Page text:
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More than 250 people were injured by dog bites last year in Dunedin, including 40 children under the age of 14.
ACC claim statistics released to The Star show there were 260 claims made by dog-attack victims in 2011.
There were 279 in 2010.
However, the overall cost of the claims increased from $36,290 to $46,515, suggesting the injuries were more serious.
Of the claims, 23 were for 20-24 year-olds, 18 were for children under 5; 13 were for children aged 5-9 and nine were for 10-14 year-olds.
The figures differ to the number of dog attacks on people reported to the Dunedin City Council.
Ninety-seven were reported in the 2010- 2011 financial year, and 69 in 2009- 2010.
Council environment health-animal control team leader Ros MacGill said the difference may be because not all attacks were reported.
"For instance if it is a family pet nipping a family member, they are not necessarily going to notify the DCC," she said.
Senior animal control officer Jim Pryde said all dog attacks on a person reported to the council were investigated.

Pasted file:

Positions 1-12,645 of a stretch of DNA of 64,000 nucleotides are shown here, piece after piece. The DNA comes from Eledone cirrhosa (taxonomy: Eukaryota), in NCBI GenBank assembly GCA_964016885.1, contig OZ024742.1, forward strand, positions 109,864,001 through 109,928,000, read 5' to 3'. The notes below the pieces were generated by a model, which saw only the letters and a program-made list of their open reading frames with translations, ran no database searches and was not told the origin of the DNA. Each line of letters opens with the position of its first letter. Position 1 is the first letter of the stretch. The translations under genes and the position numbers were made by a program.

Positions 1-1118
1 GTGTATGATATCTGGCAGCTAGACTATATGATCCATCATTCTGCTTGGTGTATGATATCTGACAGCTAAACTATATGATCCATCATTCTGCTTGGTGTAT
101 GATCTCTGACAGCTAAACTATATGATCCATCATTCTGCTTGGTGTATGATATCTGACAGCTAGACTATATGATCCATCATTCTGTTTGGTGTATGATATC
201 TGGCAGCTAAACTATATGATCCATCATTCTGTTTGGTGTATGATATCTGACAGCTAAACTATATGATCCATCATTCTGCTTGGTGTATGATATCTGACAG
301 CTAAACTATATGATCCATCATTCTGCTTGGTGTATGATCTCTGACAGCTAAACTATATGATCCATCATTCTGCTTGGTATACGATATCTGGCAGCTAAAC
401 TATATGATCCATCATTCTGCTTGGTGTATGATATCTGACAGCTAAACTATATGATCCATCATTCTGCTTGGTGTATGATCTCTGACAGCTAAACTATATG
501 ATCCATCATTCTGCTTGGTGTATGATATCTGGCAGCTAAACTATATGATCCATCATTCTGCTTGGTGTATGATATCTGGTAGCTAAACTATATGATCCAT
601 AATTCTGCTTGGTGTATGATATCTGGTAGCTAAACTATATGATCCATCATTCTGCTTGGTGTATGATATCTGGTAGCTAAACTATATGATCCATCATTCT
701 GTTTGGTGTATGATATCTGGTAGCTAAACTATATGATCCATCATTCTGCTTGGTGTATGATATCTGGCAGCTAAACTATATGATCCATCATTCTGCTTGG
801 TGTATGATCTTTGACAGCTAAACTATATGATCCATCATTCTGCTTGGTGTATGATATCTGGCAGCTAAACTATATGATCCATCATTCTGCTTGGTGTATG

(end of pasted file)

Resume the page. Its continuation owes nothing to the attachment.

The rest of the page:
If an attack caused a serious injury the dog could be put down, which in most cases the dog's owners agreed with.
In less serious cases, for instance a dog nipping a postal worker, the dog could be classified as either menacing or dangerous.
A "menacing" dog had to wear a muzzle when outside its owner's property, and both menacing and dangerous dogs had to be either neutered or speyed.
American Pit Bull Terriers, Brazilian Fila's, Dogo Argentinos and Japanese Tosas were automatically classified as dangerous dogs.
At the end of the 2010- 2011 financial year, there were 77 dogs classified as menacing due to behaviour and 128, almost all pit bulls, due to breed.
Another 10 dogs were classified as dangerous.
Mr Pryde said the council ran an education programme in schools where children were taught how to behave around dogs and recognise their "capability to attack".